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Jordan Hoffman

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Jordan Hoffman is a writer, critic and lapsed filmmaker living in New York City. His work can also be seen on ScreenCrush, Badass Digest and StarTrek.com.

Review: ‘Kill Your Darlings’

8.7

"Might be the best Beat film since Cronenberg's 'Naked Lunch'."

This review was originally published on January 20th, 2013 as part of Film.com’s coverage of the 2013 Sundance Film Festival.

“I love complicated.”

So says Dane DeHaan’s Lucien Carr to Daniel Radcliffe’s Allen Ginsberg, who says it right back to him a few scenes later. John Krokidas’s marvelous and assured first feature, “Kill Your Darlings” is an unconventional love story to say the least. While one could categorize it as just more Beat Generation hagiography, it transcends the usual biopic limitations to tell a specific story about some well-known people with larger, universal implications. Whether you’ve got a frayed copy of “The Yage Letters” or not, it is a must-see.

Much as the Boy Wizard grew to his full potential at Hogwart’s, the mild-mannered Jewish kid from Patterson finds magic at Columbia University. Young Allen Ginsberg has ideas about breaking rules (well, poetry rules) but is too meek to do too much about it. That is, until he meets the seductive Lucien Carr who takes him downtown, feeds him drugs and introduces him to the best minds of his generation.

Carr, Ginsberg and William Burroughs (outstandingly and outrageously played by an unrecognizable Ben Foster) are vessels just about to burst. They know they want to make their mark. They know they can change society. They just need to figure out how to do it. And before they can ever get to writing their masterpieces, they have to have life experiences. Unfortunately for Carr, it means treading too closely to real danger.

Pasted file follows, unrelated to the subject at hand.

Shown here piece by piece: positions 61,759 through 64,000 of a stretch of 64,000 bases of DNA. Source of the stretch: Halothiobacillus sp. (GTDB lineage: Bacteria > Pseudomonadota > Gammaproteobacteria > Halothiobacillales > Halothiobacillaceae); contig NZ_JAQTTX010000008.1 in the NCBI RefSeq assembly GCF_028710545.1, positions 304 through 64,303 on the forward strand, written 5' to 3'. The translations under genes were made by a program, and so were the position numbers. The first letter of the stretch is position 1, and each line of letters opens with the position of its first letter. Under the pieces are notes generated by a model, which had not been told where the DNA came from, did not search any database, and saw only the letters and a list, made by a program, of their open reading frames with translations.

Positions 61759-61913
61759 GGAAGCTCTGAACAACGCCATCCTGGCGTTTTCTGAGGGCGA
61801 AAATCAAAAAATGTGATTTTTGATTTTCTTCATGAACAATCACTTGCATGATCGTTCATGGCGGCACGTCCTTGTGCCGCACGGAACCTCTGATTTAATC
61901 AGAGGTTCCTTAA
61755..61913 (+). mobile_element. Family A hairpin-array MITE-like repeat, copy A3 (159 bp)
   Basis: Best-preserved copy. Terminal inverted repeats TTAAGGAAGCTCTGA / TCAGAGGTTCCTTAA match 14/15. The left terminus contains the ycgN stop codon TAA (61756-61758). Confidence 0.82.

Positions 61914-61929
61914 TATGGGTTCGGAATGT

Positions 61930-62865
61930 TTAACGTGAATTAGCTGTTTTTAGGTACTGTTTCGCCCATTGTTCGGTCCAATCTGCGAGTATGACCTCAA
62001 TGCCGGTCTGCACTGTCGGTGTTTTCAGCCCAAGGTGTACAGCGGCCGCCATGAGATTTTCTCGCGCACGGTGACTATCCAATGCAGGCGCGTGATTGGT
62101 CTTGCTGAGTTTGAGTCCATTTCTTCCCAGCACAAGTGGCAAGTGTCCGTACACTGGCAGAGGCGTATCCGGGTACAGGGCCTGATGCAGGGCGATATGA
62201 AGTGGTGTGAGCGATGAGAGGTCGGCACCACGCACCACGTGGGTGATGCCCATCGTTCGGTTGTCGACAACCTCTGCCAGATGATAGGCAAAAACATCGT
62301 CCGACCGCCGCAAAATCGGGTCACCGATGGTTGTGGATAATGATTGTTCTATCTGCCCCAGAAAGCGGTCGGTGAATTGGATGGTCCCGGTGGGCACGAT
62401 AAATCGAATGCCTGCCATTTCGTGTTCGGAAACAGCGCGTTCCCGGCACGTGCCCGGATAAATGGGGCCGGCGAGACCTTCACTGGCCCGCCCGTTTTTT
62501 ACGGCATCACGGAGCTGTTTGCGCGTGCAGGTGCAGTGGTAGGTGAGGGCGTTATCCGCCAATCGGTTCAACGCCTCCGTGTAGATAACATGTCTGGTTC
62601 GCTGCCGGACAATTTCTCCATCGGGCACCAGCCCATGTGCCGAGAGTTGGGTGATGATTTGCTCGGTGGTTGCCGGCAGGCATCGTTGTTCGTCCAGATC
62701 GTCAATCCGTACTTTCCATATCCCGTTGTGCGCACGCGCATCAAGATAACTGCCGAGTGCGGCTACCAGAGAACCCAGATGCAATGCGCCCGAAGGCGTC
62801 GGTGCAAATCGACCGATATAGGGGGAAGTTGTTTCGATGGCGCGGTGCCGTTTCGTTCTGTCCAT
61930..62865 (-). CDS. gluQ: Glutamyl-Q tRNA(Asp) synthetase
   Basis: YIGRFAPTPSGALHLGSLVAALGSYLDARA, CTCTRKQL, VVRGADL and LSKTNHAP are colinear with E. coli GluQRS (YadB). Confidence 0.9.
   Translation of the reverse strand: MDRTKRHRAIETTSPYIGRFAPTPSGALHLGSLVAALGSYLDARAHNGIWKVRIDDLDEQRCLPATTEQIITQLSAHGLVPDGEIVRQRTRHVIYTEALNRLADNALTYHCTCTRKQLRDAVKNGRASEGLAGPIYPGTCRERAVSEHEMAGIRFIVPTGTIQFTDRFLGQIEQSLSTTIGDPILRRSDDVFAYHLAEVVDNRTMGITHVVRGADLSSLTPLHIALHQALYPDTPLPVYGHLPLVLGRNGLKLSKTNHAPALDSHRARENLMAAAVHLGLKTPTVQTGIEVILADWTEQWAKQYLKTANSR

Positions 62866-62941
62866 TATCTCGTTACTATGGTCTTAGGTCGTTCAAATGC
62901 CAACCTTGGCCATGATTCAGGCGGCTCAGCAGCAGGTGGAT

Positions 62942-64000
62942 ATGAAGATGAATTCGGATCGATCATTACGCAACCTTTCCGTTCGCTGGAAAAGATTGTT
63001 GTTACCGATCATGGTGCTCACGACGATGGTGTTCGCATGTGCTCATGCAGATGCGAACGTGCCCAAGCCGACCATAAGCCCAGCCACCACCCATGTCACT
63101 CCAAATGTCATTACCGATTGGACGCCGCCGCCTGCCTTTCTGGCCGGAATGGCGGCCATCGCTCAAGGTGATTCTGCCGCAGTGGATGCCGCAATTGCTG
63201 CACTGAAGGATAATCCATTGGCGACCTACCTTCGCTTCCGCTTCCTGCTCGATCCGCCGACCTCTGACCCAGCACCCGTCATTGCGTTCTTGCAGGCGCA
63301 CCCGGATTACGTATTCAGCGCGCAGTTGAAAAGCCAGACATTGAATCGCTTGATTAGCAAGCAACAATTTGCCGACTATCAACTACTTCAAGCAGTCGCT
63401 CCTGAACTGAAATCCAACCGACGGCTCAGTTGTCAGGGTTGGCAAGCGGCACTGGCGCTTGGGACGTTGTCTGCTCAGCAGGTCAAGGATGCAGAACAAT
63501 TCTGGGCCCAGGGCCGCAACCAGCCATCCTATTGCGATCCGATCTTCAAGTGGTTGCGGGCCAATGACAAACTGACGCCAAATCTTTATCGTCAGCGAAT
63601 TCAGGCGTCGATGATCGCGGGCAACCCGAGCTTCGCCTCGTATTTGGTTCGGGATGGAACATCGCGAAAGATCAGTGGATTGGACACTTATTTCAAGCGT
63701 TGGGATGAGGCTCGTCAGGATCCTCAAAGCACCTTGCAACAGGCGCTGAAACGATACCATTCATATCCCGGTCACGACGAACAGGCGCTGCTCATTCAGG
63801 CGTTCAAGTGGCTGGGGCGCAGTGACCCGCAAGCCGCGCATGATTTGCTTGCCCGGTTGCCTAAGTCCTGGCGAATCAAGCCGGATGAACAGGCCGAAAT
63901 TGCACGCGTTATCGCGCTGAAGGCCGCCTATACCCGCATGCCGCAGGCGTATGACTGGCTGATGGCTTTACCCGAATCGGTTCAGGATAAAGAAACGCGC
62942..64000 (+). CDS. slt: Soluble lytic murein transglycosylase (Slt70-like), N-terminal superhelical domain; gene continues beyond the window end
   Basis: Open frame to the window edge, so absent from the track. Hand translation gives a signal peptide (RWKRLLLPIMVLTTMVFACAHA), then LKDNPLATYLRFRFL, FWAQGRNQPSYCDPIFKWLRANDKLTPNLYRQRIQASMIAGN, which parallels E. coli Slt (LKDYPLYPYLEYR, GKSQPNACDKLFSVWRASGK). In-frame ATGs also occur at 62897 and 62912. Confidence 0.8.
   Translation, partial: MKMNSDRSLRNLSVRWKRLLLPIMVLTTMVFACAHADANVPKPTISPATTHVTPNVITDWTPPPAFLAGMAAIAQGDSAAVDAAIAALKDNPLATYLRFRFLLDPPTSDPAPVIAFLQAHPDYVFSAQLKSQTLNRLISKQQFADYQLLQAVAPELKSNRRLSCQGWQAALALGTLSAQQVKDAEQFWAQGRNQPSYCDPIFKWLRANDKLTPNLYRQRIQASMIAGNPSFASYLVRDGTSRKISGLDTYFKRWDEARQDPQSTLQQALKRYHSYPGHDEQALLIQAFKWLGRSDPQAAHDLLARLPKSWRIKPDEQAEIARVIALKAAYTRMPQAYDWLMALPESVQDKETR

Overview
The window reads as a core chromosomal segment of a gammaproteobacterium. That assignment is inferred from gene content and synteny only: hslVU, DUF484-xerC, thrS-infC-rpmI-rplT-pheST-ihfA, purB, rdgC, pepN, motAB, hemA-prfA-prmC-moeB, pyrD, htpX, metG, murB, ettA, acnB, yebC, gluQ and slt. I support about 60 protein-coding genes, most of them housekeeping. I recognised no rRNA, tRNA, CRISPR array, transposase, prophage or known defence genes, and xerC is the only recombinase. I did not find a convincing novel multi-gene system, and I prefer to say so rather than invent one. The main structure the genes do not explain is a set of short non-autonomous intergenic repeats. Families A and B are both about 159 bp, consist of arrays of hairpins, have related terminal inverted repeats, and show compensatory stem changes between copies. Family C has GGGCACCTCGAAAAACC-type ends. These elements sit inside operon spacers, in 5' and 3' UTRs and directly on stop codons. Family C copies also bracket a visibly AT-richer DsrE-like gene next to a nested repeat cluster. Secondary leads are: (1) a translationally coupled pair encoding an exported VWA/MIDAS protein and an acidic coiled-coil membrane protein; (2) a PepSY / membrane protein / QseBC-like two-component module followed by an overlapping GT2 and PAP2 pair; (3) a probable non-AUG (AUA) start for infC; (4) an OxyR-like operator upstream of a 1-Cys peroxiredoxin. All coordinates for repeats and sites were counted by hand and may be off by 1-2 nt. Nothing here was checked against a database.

Also in the mix is David Kammerer (Michael C. Hall), a former professor who is so devoted to the younger Carr that he follows him around like a puppy and does his homework assignments. Despite Carr’s obvious intelligence, he lacks the discipline to actually do any writing. What he really is is a muse, and the chaos of his life, while trying for his friends, is the lynchpin for what will eventually become the Beat Generation.

Soon Jack Kerouac shows up, and there are hijinks to be had. Unlike the lusty recent adaptation of “On The Road,” “Kill Your Darlings” has somewhat loftier goals. A major set-piece involves pulling a prank on the Columbia U. library that, in retrospect, is damn near square. When things finally do get sexual, it is treated tenderly and seriously. Indeed, Ginsberg’s first consummated homosexual act is juxtaposed with Burroughs doing heroin and Carr finally taking irrevocable action against Kammerer, arguably the defining act for all three men.

There are a few steps in “Kill Your Darlings” that didn’t quite work for me. The music choices range from obvious “Sing, Sing, Sing”-style percussion to some anachronistic rock, and there are some tangents into the mystery genre that feel a bit unwelcome. Yet there are many nice flourishes, like our team galavanting through a jazz club while the world around them is frozen. And then there are the performances.

I really can’t say enough good things about Radcliffe and DeHaan. There is a chemistry between the two of them that is more than just sexual. DeHaan’s Bowie-esque stare would have set the Warhol factory ablaze, and Radcliffe’s developed a strong sense of confidence. Foster’s Burroughs gets a lot of the laughs, but there is a sadness behind his crisp suits and otherworldly poise. John Krokidas is an actor’s director, and with this being his first feature, I expect we’ll see a lot more good stuff out of him.

Filmmakers love the Beats. (Hell, the Beats were filmmakers — just watch “Pull My Daisy!”) “Kill Your Darlings,” while certainly more of a straight narrative, might be the best Beat film since David Cronenberg’s “Naked Lunch.” It is an all-around success.

SCORE: 8.7 / 10


Categories: Reviews

Tags: Ben foster, Dane dehaan, Daniel radcliffe, John Krokidas, Kill Your Darlings, Michael c hall, Sundance, Sundance 2013